Tag Archives meisner technique

“It takes 20 Years to become an Actor” – Reflections on my acting training.

By Ken Weiler


Sanford Meisner is famous for saying that “It takes 20 years to become an actor”.  So now, 20 years after graduating from Rutgers University’s MFA Acting program, I am reflecting on what I learned there and realize that there are many lessons I learned while training that I take into auditions and performances today.

One of the most important things you learn while attending a conservatory is to rehearse. It sounds so obvious, but an actor must prepare. It’s almost common knowledge now with the popularity of books like Malcolm Gladwell’s Outliers and the “10,000-hour rule,” (the idea that it takes approximately 10,000 hours of deliberate practice to master a skill) but you learn that you just have to put in the time. There’s no way around it. A musician spends hundreds of hours practicing scales, a doctor spent years in medical school, and so the actor must rehearse, rehearse, rehearse.

For me rehearsal and preparation are synonymous. You can’t escape the need to give yourself as much time as it’s gonna take to prepare for a role or for an audition. Sometimes you get material that’s in your wheelhouse or fits your temperament, and then it may be easier or less time-consuming. But to pull off a powerful or hysterically funny performance is not a simple task. It’s achieved through great effort and work, though the performance itself should appear effortless. As Hamlet said, “Therein lies the rub.”

If you ever studied with Bill Esper you heard these words asked of you a thousand times, “What are you doing there?” In this question lies the cornerstone of technique. I constantly ask myself this question when I read a scene for an audition or am preparing a role for a job. It may be one of the most important elements in creating truthful behavior and it’s at the core of realism in acting. Bill stuck very closely to Meisner’s straightforward definition of acting which is “Living truthfully under the imaginary circumstances of the play.” In Bill’s book he went so far as to change it to “DOING truthfully under the imaginary circumstances…” Stanislavski delved deeply into actions and objectives in his approach for the actor. And, I am constantly asking myself, “What am I doing? What do I want? How am I gonna get it?”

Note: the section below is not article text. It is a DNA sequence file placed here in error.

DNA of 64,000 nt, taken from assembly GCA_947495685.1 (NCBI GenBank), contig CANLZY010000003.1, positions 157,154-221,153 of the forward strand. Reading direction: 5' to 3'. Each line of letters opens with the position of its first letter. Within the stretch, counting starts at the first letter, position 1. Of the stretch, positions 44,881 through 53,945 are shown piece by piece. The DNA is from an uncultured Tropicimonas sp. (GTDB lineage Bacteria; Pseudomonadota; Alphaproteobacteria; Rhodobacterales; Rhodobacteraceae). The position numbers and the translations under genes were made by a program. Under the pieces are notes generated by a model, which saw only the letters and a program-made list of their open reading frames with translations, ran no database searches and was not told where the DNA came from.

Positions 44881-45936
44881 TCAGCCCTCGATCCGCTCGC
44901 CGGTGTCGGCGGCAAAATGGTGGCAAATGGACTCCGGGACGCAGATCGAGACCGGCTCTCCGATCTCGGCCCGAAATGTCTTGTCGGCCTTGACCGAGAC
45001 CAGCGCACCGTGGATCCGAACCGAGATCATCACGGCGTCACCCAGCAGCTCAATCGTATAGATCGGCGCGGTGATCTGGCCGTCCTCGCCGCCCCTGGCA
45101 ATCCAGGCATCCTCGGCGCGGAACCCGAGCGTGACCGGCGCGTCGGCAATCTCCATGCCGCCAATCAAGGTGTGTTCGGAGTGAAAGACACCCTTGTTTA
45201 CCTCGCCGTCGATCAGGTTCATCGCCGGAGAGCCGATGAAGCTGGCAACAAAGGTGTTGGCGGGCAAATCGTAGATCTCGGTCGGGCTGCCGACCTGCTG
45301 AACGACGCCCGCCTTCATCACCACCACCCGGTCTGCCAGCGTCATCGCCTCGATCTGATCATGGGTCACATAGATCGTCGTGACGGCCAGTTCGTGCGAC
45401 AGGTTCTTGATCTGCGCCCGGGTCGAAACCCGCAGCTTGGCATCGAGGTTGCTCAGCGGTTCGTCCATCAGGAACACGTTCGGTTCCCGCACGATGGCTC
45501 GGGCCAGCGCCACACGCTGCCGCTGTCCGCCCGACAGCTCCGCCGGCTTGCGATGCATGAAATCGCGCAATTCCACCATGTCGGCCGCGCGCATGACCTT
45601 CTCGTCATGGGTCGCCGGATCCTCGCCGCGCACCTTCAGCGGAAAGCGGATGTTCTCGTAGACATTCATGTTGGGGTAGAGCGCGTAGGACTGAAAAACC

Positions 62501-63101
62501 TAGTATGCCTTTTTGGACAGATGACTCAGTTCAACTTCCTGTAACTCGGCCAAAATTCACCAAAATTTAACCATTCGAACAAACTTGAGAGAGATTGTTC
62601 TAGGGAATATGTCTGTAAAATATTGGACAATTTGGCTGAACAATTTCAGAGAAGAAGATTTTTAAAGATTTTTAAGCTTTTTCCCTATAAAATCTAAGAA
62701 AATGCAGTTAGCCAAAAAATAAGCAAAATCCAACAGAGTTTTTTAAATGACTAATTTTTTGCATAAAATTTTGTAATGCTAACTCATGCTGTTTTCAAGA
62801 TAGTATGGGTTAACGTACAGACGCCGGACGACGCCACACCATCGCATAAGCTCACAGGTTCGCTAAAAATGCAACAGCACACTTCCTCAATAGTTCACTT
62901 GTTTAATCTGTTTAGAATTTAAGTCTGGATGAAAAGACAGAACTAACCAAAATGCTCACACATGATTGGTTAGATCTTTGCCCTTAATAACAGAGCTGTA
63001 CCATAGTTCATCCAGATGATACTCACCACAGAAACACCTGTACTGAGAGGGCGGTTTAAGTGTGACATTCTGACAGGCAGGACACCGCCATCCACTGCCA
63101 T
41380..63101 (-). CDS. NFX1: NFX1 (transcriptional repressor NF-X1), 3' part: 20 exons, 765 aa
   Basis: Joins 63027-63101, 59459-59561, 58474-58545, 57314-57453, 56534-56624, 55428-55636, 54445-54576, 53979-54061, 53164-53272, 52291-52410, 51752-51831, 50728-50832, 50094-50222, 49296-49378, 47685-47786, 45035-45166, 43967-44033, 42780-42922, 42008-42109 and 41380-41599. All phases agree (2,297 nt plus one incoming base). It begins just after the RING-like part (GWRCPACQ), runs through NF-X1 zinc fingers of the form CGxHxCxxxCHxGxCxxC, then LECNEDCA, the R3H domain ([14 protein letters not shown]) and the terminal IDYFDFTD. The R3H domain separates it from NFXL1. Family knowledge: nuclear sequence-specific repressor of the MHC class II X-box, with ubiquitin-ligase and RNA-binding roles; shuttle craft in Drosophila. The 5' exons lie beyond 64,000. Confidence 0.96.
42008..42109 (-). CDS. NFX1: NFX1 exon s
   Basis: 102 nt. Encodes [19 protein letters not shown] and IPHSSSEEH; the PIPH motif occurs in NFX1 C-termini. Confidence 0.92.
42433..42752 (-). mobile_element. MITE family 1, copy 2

Finally, to keep from sounding too intellectual or clever, perhaps the most important lesson I learned relates to spontaneity. I have to stay playful. I have to stay almost childlike in my imagination and willingness to improvise. I have to stay open, loose, and relaxed. This is a part of your performance and preparation that is not intellectual. It’s an oversimplification to be sure but, simply put, I have to have fun. I have to play.


actor & teacher ken weilerKen Weiler received his MFA in Theater Arts from Mason Gross School of the Arts under the tutelage of William Esper and Maggie Flanigan. He has taught The Meisner Technique and Auditioning at EMAS for the past 8 years. He’s worked professionally for over twenty years with appearances in dozens of films and episodic television shows including Criminal Minds, Friends, The West Wing, Desperate Housewives, CSI, Bones, and currently recurring in the STARZ series Blunt Talk starring Patrick Stewart.

He is also an accomplished musician, performing with his band The Four Postmen at various L.A. venues

Should Working Actors Continue Their Training??

Guest Post by Matthew Jaeger

Matthew Jaeger HeadshotMatt Jaeger is a 2014 graduate of The Elizabeth Mestnik Acting Studio’s Professional Meisner Training Program. He is currently starring in Chinglish by David Henry Hwang at East West Players. Other credits include Recurring and Guest Star appearances on Criminal Minds, Switched at Birth, CSI and Grey’s Anatomy. See Matthew Jaeger on IMDB.


When I came to Elizabeth Mestnik Acting Studio, I’d already been a working actor for four years. I worked primarily in commercials and television, doing the occasional film and the even more occasional theatre project. I came to EMAS because of one these more occasional theatre projects, a play called Short Eyes, where I played the title role. It was an incredibly demanding role, and I found I hit a wall when trying to access certain emotional parts of myself. I would get to a point and then just… nothing. It was scary and incredibly frustrating. So I faked it when I needed to, and got through the run. But afterwards I was left with the feeling that I should have gone farther, made the role not only deeper but given it more levels and color. My girlfriend (now wife) suggested I look at Elizabeth Mestnik’s Meisner Summer Intensive when it came around that summer. So I did.

To make long story slightly less long, in that short intensive, I dug deeper than I ever had before. I liked what I found, and what it did to me as an actor. So I joined the full Professional Program. What followed were nine months of some of the hardest work I’ve ever done as an actor. Remember, I make my money acting, so I was very nervous to mess with my process or give anyone else input as to how I approached my craft. But the more I relaxed and opened up, the better things got. It was SO much work, but every minute was worth it. I continued on into the 2nd year’s advanced work and my confidence grew as I solidified what I learned and absorbed it into my daily work.

In going through the 2 Year Meisner Program, I not only grew as an actor, but as a person. I made lasting friendships and came to know myself in ways I never thought I would. It was great. But if you’re like me, you want to know, bottom line, “Did the acting get better?” Aka “Did you start booking more?” Well, I’m about as anal retentive as they come and I actually track my booking percentages, so I can answer that question.